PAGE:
This corruption represents the greatest threat to Israeli society and its so-called democratic system because it undermines the fundamental rule of law. Here’s how it works.

Tuesday, June 26, 2012

Mandel - Why Putin Accepted Israel Invitation

Seth Mandel..
26 June '12..

Earlier this month, after the announcement of Vladimir Putin’s planned trip to Israel, Jonathan wrote that the visit made a point about Israel’s legitimacy among the nations of the world. It may be surprising—or at the very least ironic—that an authoritarian leader struggling with his own crisis of legitimacy back home could confer any legitimacy on a free, democratic country like Israel. But it was true, and confirmed this week when Putin finally made that trip. The Jerusalem Post reports:

Labor MKs expressed outrage on Monday that Russian President Vladimir Putin did not make time during his short visit to Israel to meet with their party chairwoman, opposition leader Shelly Yachimovich….

“It is outrageous that he did not meet with her,” a Labor MK said. “It presents a message that there is a lack of legitimacy for her job if leaders ignore her when they come here. It harms Israeli democracy.”

I don’t think many would agree that it harms Israeli democracy—nor could Putin possibly care less about anyone’s democracy. But the legitimacy argument is one that has followed, taunted, tempted, and usually disappointed Israel throughout her modern existence as a state. There is a reason it is at the heart of the Israeli-Palestinian peace negotiations—whether or not the Palestinians will recognize Israel, and whether the Arab states will normalize relations with Israel. Those Arab states are generally no better than Putin when it comes to their support for rogue regimes and terrorist groups (and in some cases are actual rogue regimes themselves).

But removing Israel’s isolation on the world stage is an essential goal both for Israel and for the international community, which quite often asks Israel to do its dirty work, like taking care of budding nuclear reactors, or to accept Jewish, Arab, and African refugees that others won’t.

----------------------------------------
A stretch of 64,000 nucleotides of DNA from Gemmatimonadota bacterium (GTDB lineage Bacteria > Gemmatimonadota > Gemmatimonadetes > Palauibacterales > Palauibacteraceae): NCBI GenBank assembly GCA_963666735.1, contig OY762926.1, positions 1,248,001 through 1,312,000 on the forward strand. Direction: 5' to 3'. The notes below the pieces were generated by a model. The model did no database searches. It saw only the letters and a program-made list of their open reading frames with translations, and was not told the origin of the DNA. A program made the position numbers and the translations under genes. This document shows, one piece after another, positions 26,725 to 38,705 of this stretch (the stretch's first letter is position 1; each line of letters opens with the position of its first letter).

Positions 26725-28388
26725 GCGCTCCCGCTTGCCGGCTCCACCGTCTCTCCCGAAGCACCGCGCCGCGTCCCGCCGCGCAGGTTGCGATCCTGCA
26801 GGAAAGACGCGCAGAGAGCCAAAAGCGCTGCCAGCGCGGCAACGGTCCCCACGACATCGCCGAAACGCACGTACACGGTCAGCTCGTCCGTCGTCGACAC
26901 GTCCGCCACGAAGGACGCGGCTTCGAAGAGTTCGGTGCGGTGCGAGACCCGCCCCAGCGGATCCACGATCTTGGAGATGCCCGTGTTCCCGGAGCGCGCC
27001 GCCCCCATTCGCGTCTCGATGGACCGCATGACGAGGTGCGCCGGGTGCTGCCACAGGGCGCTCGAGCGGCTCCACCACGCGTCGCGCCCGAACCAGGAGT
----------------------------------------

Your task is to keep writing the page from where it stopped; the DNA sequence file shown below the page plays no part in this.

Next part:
(Video) Reuters Again? It All Started When Israel Fired Back

Yarden Frankl of Honest Reporting keeps us updated with the latest from Reuters.

26 June '12..

Last time it was Reuters failure in choice of pictures that accompany news articles. This time Reuters headline claims that Israel broke the cease-fire while in reality Israel was responding to rocket fire. If this bothers you, let them know. Click on "Contact Reuters" to make your voice heard.

Click here to also watch HR presentation 'Defending Israel Against Claims of Excessive Force".


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Eydar - The perils of the peace industry and one man's foolishness

Dror Eydar..
Israel Hayom..
26 June '12..

For quite some time, former Foreign Ministry director general Alon Liel has called for peace with Syria with his one-man organization. This organization is part of the peace industry that has sprung up alongside the familiar industry of lies. A quick look at Syria now indicates how firm Liel's grasp on reality is.

Now his bizarre political stance is also emerging: The same man who headed the Foreign Ministry and served as an Israeli ambassador to South Africa is now encouraging a boycott on products made in "occupied Palestinian territory" because "settlements are a violation of international law." He even hinted that Israel was an apartheid state — where of all places? In a South African newspaper. That's great! The peace industry wants to undermine Israel's industry.

Liel has an original take on why the peace process is dying — it is not because of the terror and the suicide attacks, but rather because Israel's desire for peace was "myopic." He wrote that "this hope belittled the sense of outrage Arabs felt about what they considered a foreign intrusion." Oh, now we understand why rockets are being fired from Gaza into southern Israel. Whew, I feel better. Silly me, I thought that the myopia stemmed from Israel's irresponsible policy of bringing Palestinian terror gangs into the land west of the Jordan River, and hoping that they would ensure our safety. This stupid mistake was wrapped in media euphoria and international support until it blew up in our faces. The Palestinians proved time and time again that they are not interested in peace, because it would force them to recognize the Jews' right to a part of the historical Land of Israel, and that is not acceptable to the Arabs.

Bedein - Alinksy’s ideas can help Israel, too

David Bedein..
Op-Ed Contributor/JPost..
25 June '12..

As a student of the community organizer Saul Alinsky (at the Free University of Madison, Wisconsin, 1969) who later earned a Master’s degree in community organization social work – which was dedicated to Alinsky’s memory – it is important to respond to Caroline Glick’s piece of June 10, 2012, in which she denounced “Jewish Alinskyites.”

Alinsky has been mistakenly labeled a communist ideologue. Alinsky was no communist.

The Catholic Church actually hired Alinsky to break up communist cells, in the US, Western Europe and in Latin America. This is documented in The Radical Vision of Saul Alinsky, published in 1984 by Paulist Press, a Vatican affiliate.

Caroline does not understand that Alinsky’s method of using creative tactics to universalize, humanize and empower a cause can be used by all sides – especially in Israel.